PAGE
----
Bonnington Park Pavilion, New Lanark

General Details and Location

Category
AT RISK
Name of Building
Bonnington Park Pavilion
Other Name(s)
Corra Linn Pavilion
Address
New Lanark
Locality
Postcode
Planning Authority
Divisional Area
Reference No
3649
Listing Category
A
OS Grid Ref
NS 88486 41473
Location Type
Rural
HS Reference No
13065

Description

Gazebo overlooking the Falls of Clyde. Ashlar fronted, rusticated quoins, moulded architraves to windows, pyramidal slate roof.

Bonnington House was demolished in the 1950s. It was designed by Gillespie Graham who also carried out work for Sir Charles and Lady Ross at Balnagowan. The pavilion at Corra Linn has a complex history. A datestone proclaims its existence from 1708, but it has been much altered. The interior is described in the Ordnance Name Book as being fitted with mirrors.

The direction from which the building is approached has also been changed. The paths around the view house were added to in the first quarter of the 19th century by Lady Mary Ross, this being recorded by letters cut into one of the steps below the view house `Designed by Lady Mary Ross A.D. 1829. Lady Mary Ross was the wife of Sir Charles Lockhart-Ross 7th Bt., who had been Lady Mary Fitzgerald daughter of the Duke of Leinster. While the Lockhart-Rosses were making improvements at Bonnington similarly, changes were being made to their Highland estate Balnagowan (q.v.), where they also had a house overlooking a river. Lady Mary Ross was obviously a keen gardener who improved both estates. There were walks all the way along to Bonnington Linn. These can be seen clearly in an aerial photograph of 1946.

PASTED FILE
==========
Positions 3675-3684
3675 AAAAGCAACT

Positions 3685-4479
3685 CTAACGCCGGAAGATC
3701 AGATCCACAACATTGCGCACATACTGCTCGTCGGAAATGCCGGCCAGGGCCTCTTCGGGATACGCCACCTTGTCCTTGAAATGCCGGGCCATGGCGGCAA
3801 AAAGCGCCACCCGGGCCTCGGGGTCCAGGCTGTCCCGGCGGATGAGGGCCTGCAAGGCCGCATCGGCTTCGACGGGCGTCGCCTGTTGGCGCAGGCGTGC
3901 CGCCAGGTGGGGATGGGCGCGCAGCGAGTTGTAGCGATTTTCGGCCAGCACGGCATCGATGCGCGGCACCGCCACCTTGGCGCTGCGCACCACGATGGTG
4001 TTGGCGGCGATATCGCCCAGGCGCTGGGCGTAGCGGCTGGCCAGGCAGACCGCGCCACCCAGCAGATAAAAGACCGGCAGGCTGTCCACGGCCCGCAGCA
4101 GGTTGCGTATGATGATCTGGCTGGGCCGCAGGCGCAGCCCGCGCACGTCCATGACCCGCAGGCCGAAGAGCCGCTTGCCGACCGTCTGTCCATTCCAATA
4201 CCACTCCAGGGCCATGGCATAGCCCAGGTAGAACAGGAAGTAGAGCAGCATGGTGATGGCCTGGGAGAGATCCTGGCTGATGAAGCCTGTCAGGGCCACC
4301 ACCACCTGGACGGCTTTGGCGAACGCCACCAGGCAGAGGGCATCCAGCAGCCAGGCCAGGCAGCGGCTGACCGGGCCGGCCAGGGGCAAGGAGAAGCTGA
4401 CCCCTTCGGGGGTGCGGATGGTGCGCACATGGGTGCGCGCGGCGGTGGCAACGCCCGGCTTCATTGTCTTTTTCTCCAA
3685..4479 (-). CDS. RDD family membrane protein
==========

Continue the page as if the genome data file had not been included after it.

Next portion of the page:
Like Corehouse, Bonnington was also open to the public and Black's Tourist Guide, 1879 records that tickets may be bought at any of the hotels in Lanark. It was also possible to engage local guides if required. (Historic Scotland)
Building Dates
1708
Architects
Unknown

Category of Risk and Development History

Condition
Ruinous
Category of Risk
Moderate
Exemptions to State of Risk
Field Visits
22/09/2008, 12/02/2010, 8/7/2013
Development History
September 2008: External inspection reveals that the pavilion is in a ruinous condition and is unsecured. Vegetation is growing from the wallheads as well as from within the structure.
February 2010: External inspection finds the pavilion remains a ruin. The main threats come from vegetation established on the wall heads and the internal chimney breasts.
8 March 2013: Local planners report no known change at the site.
8 July 2013: External inspection finds the building remains in much the same condition as seen previously.

Guides to Development

Conservation Area
New Lanark
Planning Authority Contact
PAC Telephone Number
01698 454672

Availability

Current Availability
Unknown
Appointed Agents
Price
Occupancy
Vacant
Occupancy Type
N/A
Present/Former Uses
Name of Owners
Scottish Power
Type of Ownership
Company

Information Services

Additional Contacts/Information Source
Bibliography
Gardens and Designed Landscapes, Historic Scotland
Online Resources
Classification
Pavilions and Club Houses
Original Entry Date
26-SEP-08
Date of Last Edit
30/01/2014